The Boeing Dilemma - Is It Too Big To Fail...?

****Ticker Symbols:- The Boeing Company (BA) - $184.57, Airbus SE (AIR - EPA) - €152.60, Spirit AeroSystems (SPR) - $30.76

What Happened?

The obvious place to start maybe, the fact that this is a richly storied company, boasting a 107 year history at the tops of aviation success. However, this piece is not meant to put any of that ‘trophy case’ character into question but to answer a simple question. What now?

BA has historically been a decent performer with its stock going from $19.75 in 1990 to $60.60 in 2010. Fortunately for BA, this was only the beginning. The following decade saw its stock rocket to $318.27 in January of 2020, with highs of $429.66 in February 2019 just a year prior. One could consider this the ‘golden age’ of BA.

‘Houston, We Have A Problem’

The first major piece of controversy was with BA’s 737 Max planes. Two crashes of the aircraft, the first an Indonesian Lion Air crash in October 2018, followed by an Ethiopian Airlines crash in March 2019, killing 346 people between the two incidents.

On March 11, China was the first to ground all 737 Max planes with multiple countries following suit the following day. Despite this, the U.S. FAA issued an Affirmation of the Continued Airworthiness of the 737 MAX but, 2 days later, was forced to issue an Emergency Order of Prohibition grounding Boeing 737 MAX aeroplanes. The U.S. FAA was one of the last countries to ground the planes, no surprise here, it being one of the country’s juggernaut darlings. The accidents and grounding cost Boeing an estimated $20 billion in fines, compensation, and legal fees, with indirect losses of more than $60 billion from 1,200 cancelled orders. This grounding lasted 20 months but the stock price didn’t really take a knock till lockdown hit.

The next chip to fall was in May, 2022, when the share price dropped 10% on disappointing production and delivery data. Largely due to continued scrutiny towards their main aircraft we would say. This wasn’t helped when in September, there was the V-22 Osprey settlement with the U.S. military that was announced and a further hammering came in the form of expanded inspections of the 737 Max in October of the same year. Talk about not catching a break.

Lockdown - The Desolation Of No Travel

BA shares fell more than 70% between mid-February and mid-March in 2020, as air flights ground to a halt on global travel restrictions. Boeing shares still haven’t recovered, and are about 30% lower than their pre-pandemic levels.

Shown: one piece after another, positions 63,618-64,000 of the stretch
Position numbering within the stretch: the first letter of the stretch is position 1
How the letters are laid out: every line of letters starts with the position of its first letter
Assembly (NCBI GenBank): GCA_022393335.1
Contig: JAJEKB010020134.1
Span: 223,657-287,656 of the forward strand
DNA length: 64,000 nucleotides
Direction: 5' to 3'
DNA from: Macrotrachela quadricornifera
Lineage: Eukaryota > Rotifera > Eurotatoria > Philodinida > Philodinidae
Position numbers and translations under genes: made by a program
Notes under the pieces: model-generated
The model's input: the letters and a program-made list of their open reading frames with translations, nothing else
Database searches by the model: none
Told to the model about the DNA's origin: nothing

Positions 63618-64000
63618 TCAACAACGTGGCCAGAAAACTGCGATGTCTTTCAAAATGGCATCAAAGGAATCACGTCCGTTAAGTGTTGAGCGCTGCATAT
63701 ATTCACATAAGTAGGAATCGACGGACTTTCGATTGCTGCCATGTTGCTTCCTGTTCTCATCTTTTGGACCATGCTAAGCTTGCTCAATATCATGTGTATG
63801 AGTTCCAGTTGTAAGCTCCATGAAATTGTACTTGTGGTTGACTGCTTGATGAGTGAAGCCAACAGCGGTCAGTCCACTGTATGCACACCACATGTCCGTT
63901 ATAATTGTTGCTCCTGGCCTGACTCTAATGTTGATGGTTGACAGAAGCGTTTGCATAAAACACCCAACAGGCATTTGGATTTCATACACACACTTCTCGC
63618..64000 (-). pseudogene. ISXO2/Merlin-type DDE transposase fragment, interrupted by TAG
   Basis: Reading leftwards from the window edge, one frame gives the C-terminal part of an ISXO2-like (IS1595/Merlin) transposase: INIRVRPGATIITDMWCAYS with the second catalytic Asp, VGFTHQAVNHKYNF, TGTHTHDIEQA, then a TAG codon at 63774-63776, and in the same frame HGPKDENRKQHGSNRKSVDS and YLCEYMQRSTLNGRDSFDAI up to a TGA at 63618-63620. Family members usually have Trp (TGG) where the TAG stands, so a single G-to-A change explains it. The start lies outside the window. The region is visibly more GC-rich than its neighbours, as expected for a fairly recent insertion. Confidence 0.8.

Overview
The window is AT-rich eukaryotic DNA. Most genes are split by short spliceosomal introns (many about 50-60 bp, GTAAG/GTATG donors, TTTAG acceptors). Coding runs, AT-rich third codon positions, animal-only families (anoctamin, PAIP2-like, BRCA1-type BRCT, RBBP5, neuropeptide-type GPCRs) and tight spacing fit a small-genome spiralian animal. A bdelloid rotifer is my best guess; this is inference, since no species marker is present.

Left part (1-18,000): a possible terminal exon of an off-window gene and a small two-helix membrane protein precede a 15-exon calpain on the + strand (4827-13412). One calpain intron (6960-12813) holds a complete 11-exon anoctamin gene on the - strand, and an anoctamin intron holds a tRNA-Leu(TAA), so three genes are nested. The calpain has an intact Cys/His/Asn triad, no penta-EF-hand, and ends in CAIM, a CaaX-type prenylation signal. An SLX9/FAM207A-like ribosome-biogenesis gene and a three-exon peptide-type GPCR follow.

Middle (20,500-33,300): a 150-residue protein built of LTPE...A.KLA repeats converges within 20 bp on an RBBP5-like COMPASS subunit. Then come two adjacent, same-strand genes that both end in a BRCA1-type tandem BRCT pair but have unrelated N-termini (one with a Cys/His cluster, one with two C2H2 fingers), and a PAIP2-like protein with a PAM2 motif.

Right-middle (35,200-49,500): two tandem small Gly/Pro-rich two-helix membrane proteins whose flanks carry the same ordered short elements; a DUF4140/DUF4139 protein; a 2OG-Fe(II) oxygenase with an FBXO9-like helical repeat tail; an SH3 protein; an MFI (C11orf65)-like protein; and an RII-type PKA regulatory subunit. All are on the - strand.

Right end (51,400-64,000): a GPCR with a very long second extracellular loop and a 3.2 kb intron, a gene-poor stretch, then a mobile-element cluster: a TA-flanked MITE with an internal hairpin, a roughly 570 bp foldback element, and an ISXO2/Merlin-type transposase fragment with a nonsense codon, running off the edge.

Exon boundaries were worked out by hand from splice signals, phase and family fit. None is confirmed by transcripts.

So, now we have a beleaguered stock that has safety concerns popping up every other day through engineer testimonies. Then, more incidents kept rearing themselves that kept that safety narrative on the lips of investors and whether airlines would still buy BA aircraft. All this contributed to the stock failing to recover to pre-pandemic levels. With its stock price at 27.76% year-to-date, in the red.

Competition Performs

AIR - EPA has had significant strides seen, constantly. Leading many to believe the strategy it has implemented, has returned stacks of shareholder value. Year-to-date, the share price is up 10% with the stock rebounding from pre-pandemic levels when the travel restrictions were lifted worldwide. The benefit of an unmuddied current state of affairs did greatly prompt this growth, with AIR - EPA has even outpaced Boeing for five straight years in plane orders and deliveries, and just reported a 28% quarterly increase in net profit. It was already winning market share by beating Boeing to develop a line of fuel-efficient, mid-sized aircraft that are cheaper for airlines to fly.


AIR - EPA is seen as a better investment and the continued scrutiny on its rival BA won’t do it any favours at this point. However, here is our take. The U.S. has a vested interest in one of its legacy companies that still has a part to play in creating valuable tech, not only for its airline clients, but for the government as well. AIR - EPA despite gaining more market share, cannot meet global aircraft demand on its own. So some analysts have pegged BA to get its act together and with the support of the largest economy in the world, it should come good, as they say. Especially with moves like the announced quality improvements set to take centre stage, the leadership change at CEO level and the planned re-acquisition of Spirit AeroSystems (SPR).

China has even gone on to develop its own challenge to the A320 and the 737, called the C919. It is produced by Commercial Aircraft Corporation of China (COMAC), a state owned firm founded in 2008 and with what we have seen of China in the last 2 decades, this is definitely something to keep a side eye on.

Posted in Stocks on Jun 06, 2024